This past weekend, my husband and older son were out of town, so I was flying solo with my six-year-old. It was forecast to be a cold start to the weekend, and as we headed out Saturday morning to his 8:30 soccer game, they weren’t kidding! It was 27 degrees. Brrr. Yep, it felt like the perfect day to hunker down and eat bad food and watch bad TV.
We arrived at the soccer fields and he ran off to do drills while I clutched my two cups of coffee and hoped they would stay warm for the next hour. I started dreaming about our lazy day ahead. And then, you got to be kidding me! The sun is coming out? The sky is turning blue? How could I justify a day inside! We’d been cooped up from the exhausting heat all summer, and if we got a chance at a beautiful fall day, how could we waste it? We needed something fun to do.
After the game, my poor frozen kid got into the car and slipped under a thick fleece blanket and said, "We’re not doing anything today, are we?" Hmm, do I break it to him now that it’s not going to be one of those days? Ah, heck, I’ll let him regroup and relax for a bit before I let him in on my plan. So, I gave a vague answer of, "We’ll see." (Of course, in my book, saying that almost always means the answer is no.)
By 10:30, I was done relaxing and regrouping. It’s so infrequent that I get an entire day with only one kid, and it was time to be fun mom. "Hey, I think we’re going to go to the lake today." This was greeted with a growly, "You said we didn’t have to do anything!" "Nah, I don’t think I did. Get your stuff—we’re going to the grocery. And, whatever you want for lunch today, it’s yours!" My optimism proved to be a pretty good motivator.
Two hours and a couple of deli sandwiches later, we arrived at the cabin. It was cold inside, but outside in the glorious autumn sun, it was just warm enough. As he plunked down on the floor to start playing Legos, I stopped him and said, "Let’s build a fire on the beach." Yes, this was my big plan, and lame as it seems for a "big" plan, I got the response I wanted. His eyes grew big and he looked excited.
And then he squinted and said, "But Dad’s not here. You don’t know how to build a fire." Say What?! I can do anything I want to do (it’s just that I usually leave some things up to my better half so that I can sit back and relax.) So I said, "Really, let’s go get some sticks and dig a hole in the beach." "You don’t know how to build a fire starting with a teepee, do you?" (Obviously, living with Boy Scouts, this little one had paid pretty close attention to the intricacies of building a good fire.) "Um, I do."
We spent the next hour searching for sticks of all sizes and filling up the back of our golf cart more than once. We dug a hole in the beach, and put a ton of kindling at the bottom and eight larger sticks to make the teepee. And then I let him light it. Luckily, with the dry leaves at the bottom, the fire caught right away. We continued to add sticks, and finally, we placed a few good-sized logs in the fire.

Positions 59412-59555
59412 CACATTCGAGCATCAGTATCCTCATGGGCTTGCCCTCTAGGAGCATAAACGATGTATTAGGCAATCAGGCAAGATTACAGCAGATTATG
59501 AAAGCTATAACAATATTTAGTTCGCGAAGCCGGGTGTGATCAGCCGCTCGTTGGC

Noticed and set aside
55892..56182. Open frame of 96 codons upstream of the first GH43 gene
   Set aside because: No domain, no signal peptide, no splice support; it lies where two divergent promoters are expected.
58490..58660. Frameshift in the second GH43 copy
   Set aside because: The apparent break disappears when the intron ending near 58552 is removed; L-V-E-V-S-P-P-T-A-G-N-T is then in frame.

The loads we had gathered were rapidly disappearing—we needed to venture out and find more (and bigger) sticks. On the far side of the lake we found a giant pile of branches. "We’re never going to get these huge branches back to the cabin," my son lamented. I had a plan.
Back at the cabin, I grabbed a bow saw. "You don’t know how to use a saw! You’re probably going to hurt yourself!" Oh man, had I really let my husband do so much of this fun outdoor heavy lifting that my kid thought I was some helpless maiden? He saw me build that awesome fire! What part of him thought I couldn’t use a saw?
We added more sticks and logs to our fire and headed back to the big pile. And then the sawing extravaganza began. I sawed like a crazed banshee, loaded up the cart, and headed back. Then, we broke sticks, sawed sticks, and did everything we could to add more and more to our fire. It was officially huge!
The day was waning and the sun was dropping quickly behind the cabin. We’d spent over six hours outside building the biggest, baddest fire either one of us had ever seen. We grabbed two Adirondacks and placed them near the fire and sat back to admire the fruits of our labor. After staring in silence for what seemed like a very long time, my son looked at me and said, "This has been one of the best days ever." My eyes welled up and my heart felt like it was about to jump out of my chest. I looked at him and barely whispered, "I agree." It had been a perfect day.